The US Navy’s new low-yield submarine-launched ballistic missile, produced rapidly by the National Nuclear Security Administration, is intended to provide a proportional response to US adversaries’ concepts of ‘coercive, limited nuclear escalation’.
Proposed in the Trump administration’s 2018 nuclear posture review, the SLBM incorporates a variant of the W76-1 warhead called the W76-2 and lowers the explosive yield from 90 kilotons to an estimated 5 kilotons. The missile has been deployed on Ohio-class ballistic missile submarines.
Concern over Russia’s potential to use non-strategic or tactical nuclear weapons against NATO members demands that the US have a response other than high-yield weapons.
Until now, the US’s options were limited. Responding to Russian threats to use low-yield non-strategic nuclear weapons with a 90-kiloton nuclear warhead would be disproportionate and an adversary might well consider it not to be credible. Although the US fields the B61 low-yield gravity bomb and recently developed the B61-12, the aircraft carrying these non-strategic weapons would need to navigate advanced Russian integrated air defences to reach their targets. That raises doubts that high-yield warheads are a viable option.
Credible deterrence that reduces the risk of use of nuclear weapons requires credible responses. The low-yield SLBM is an additional deterrence measure designed to prevent war, not make it more likely.
President Joe Biden has inherited a situation where great-power competition will have significant global consequences and appropriate signalling to potential adversaries is critical for preventing war. During the election campaign, Biden signalled that he believed the deployment of the low-yield SLBM was a ‘bad idea’. He has also publicly supported a ‘no first use’ nuclear policy. A key presidential adviser, Bonnie Jenkins, has also advocated no first use. Jenkins has been nominated as Biden’s undersecretary of state for arms control and international security, which would place her in a strong position to influence this policy.
The increasingly aggressive behaviour of China and Russia, the risk that Iran will develop a nuclear arsenal and North Korea’s possession of intercontinental ballistic missiles make the world more dangerous and volatile. Biden needs to signal that all options are on the table when it comes to defending the US, its allies and its interests and that these options are dynamic, versatile and fit for purpose.
In the face of China’s nuclear modernisation, the US can’t afford to take options off the table and signal a weakness of resolve. In her 2016 book on Chinese nuclear proliferation, Susan Turner Haynes says China is moving away from a minimum deterrence nuclear strategy to one of limited deterrence. Her analysis is based on Chinese military documentation and the quantitative and qualitative modernisation of China’s nuclear structure, which suggests a progression to a warfighting nuclear capability.
The study also casts doubt on the likelihood of China adhering to a true no-first-use policy. Beijing’s long-term commitment to this policy has also been questioned by analysts including retired People’s Liberation Army major general Zhenqiang Pan, who stated: ‘China’s new strategic goal of achieving a most influential world power status by the mid-twenty-first century may envisage a greater role of its military force, including the role of nuclear weapons, and perhaps the need to revisit its no-first-use policy.’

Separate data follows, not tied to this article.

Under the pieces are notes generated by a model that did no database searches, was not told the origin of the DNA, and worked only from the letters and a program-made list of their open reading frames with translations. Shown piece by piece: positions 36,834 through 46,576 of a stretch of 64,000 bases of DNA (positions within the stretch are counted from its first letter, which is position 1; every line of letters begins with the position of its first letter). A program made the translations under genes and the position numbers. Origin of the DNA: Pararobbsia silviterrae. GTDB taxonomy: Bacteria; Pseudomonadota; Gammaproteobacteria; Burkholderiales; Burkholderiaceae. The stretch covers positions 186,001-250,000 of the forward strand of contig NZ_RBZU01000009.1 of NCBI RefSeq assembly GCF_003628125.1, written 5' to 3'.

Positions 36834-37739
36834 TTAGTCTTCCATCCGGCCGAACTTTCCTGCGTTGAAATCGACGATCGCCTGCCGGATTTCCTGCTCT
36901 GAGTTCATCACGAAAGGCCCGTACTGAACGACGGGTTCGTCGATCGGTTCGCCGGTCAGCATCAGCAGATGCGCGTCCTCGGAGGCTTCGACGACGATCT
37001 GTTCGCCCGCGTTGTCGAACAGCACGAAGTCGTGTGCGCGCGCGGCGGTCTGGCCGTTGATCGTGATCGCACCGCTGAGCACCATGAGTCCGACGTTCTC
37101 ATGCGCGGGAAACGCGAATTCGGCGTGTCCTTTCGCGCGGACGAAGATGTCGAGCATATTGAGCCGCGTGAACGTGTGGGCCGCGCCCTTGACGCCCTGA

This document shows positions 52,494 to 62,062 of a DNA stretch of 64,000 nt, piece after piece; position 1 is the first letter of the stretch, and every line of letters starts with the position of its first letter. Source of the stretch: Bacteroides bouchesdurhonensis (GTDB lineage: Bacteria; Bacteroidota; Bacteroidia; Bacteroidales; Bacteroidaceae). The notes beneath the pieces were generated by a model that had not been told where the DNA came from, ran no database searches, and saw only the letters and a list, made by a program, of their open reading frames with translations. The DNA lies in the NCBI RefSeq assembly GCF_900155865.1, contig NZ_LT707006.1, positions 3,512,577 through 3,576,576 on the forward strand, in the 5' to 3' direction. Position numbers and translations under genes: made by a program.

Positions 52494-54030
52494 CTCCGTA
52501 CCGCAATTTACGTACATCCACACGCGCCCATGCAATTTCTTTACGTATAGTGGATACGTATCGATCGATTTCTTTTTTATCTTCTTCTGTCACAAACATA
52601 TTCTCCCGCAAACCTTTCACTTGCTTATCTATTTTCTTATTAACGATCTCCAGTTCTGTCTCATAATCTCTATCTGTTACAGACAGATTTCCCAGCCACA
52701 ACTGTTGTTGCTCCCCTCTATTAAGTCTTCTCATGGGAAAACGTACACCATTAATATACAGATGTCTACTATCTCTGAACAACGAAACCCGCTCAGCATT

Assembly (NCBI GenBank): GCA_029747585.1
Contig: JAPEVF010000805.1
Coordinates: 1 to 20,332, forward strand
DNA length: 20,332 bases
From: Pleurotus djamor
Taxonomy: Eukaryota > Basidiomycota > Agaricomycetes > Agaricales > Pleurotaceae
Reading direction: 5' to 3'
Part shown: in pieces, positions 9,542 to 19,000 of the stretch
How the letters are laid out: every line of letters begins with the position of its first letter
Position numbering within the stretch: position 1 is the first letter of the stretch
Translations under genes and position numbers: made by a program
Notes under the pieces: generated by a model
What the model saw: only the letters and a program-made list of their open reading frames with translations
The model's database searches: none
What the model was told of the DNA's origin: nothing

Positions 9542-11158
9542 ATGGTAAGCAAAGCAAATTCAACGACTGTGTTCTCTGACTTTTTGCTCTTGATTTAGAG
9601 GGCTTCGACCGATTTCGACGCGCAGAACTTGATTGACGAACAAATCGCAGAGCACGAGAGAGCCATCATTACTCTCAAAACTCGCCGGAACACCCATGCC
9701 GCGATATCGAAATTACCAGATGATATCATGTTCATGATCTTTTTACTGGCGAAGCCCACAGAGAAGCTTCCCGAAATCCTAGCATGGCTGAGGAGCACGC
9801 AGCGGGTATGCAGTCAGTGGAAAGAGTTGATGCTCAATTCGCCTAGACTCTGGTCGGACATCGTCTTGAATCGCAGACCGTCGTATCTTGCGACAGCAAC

Turner Haynes describes a number of differences between minimum deterrence and limited deterrence, but one distinction goes to the heart of the issue. She says that ‘minimum deterrence is achieved by having the ability to strike back after a first strike’, while ‘limited deterrence is achieved by increasing nuclear options’. For Biden to signal an intention to decrease the US’s nuclear options such as the low-yield SLBM in the face of determined nuclear modernisation by great-power competitors sends a dangerous signal.
His comments may prove to be rhetoric intended to appeal to his base, which includes nuclear abolitionists and the arms-control community, and the president may leave the nuclear policies and structure in place. But the issue is the power of the message.
With a new president signalling that nuclear weapons are not an option, aggressive dictators looking to exploit power vacuums and weakness may conclude that the time is right to push the envelope and invade Taiwan or close the South China Sea, invade the Baltic States or attack South Korea.
US nuclear policies and strategies have helped prevent great-power conflict through appropriate signalling and a robust, evolving nuclear posture. Now is not the time weaken our resolve when bullies are seeking to exploit global fear and hardship and gain an advantage. Let’s not be blindly idealistic to the point of weakening solid defence structures. There’s too much at stake.
Biden needs to signal to potential adversaries that the US has developed and produced flexible options for a reason, and that these options can and will be used proportionally.
This article was first published by the Australian Strategic Policy Initiative.